Just as knitting, I like making little creatures like these.

Three fat cats;


and pocket bears in felted version.


I made some finger puppets and a dolphin, too.


Recently, I found the joy of creating these; felted purses.


This is a fairly easy project. I wrap a polyethylene ball with merino fleece, pour hot soapy water over it and rub it. That is all what it takes. If you do not like getting your hands wet, you can put the wool covered ball in an old stocking, tie the ends and felt it in a washing machine.

I did have some trials and errors. My very first purse was too small relation to the clasps I had and the second one came out too thin. But surprisingly, I wasn’t too disappointed. I think I just enjoyed the process of rubbing wool.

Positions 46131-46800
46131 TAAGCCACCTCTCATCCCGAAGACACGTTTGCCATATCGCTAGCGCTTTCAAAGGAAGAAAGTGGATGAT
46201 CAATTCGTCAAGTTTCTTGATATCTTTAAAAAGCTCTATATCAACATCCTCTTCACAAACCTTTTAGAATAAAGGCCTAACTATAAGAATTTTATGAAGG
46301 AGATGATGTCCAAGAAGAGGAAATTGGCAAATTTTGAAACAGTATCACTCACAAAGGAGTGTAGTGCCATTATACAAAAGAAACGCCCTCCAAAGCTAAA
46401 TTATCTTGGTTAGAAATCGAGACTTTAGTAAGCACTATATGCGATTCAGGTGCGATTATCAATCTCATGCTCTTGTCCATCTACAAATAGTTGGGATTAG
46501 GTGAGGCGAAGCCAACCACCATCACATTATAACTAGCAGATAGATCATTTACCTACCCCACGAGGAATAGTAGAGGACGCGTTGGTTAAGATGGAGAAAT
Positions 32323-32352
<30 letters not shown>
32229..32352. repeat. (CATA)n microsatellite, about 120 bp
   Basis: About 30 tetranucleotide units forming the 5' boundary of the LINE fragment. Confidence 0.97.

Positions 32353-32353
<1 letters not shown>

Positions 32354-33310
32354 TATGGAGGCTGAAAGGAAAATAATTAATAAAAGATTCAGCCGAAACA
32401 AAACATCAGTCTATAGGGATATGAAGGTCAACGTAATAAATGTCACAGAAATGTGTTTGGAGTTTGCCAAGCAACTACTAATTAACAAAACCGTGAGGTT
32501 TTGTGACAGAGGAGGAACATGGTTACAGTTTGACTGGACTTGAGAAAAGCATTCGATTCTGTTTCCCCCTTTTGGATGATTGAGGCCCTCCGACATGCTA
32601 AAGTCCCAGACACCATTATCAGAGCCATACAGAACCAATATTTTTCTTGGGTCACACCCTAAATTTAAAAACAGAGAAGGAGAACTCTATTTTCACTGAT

To make the purse sturdy, you need three thin layers of merino. If you pour hot water as you lay fleece, it is much easier to handle.

Felting process takes 30- 45 minutes depending on the size of the ball. I like felting without music or television, but if you have a company who can chat with you, that would be fun, too.

I dry the felt over night and then, attach the clasps.

Did I know how to do that? No, it was a new experience for me. I just learned it from watching YouTube. I needle felted dots and hearts afterwards.

I originally wanted to make many small coin purses, but I ordered large clasps online by mistake. I was shocked to see them when they arrived. 10 of them!

But never mind, I can make a large purse.


Lots of coins can go in this.

Wool is utterly amazing.


BBC Get Creative


I am so pleased to announce that my work is included to BBC’s Arts, Get Creative website.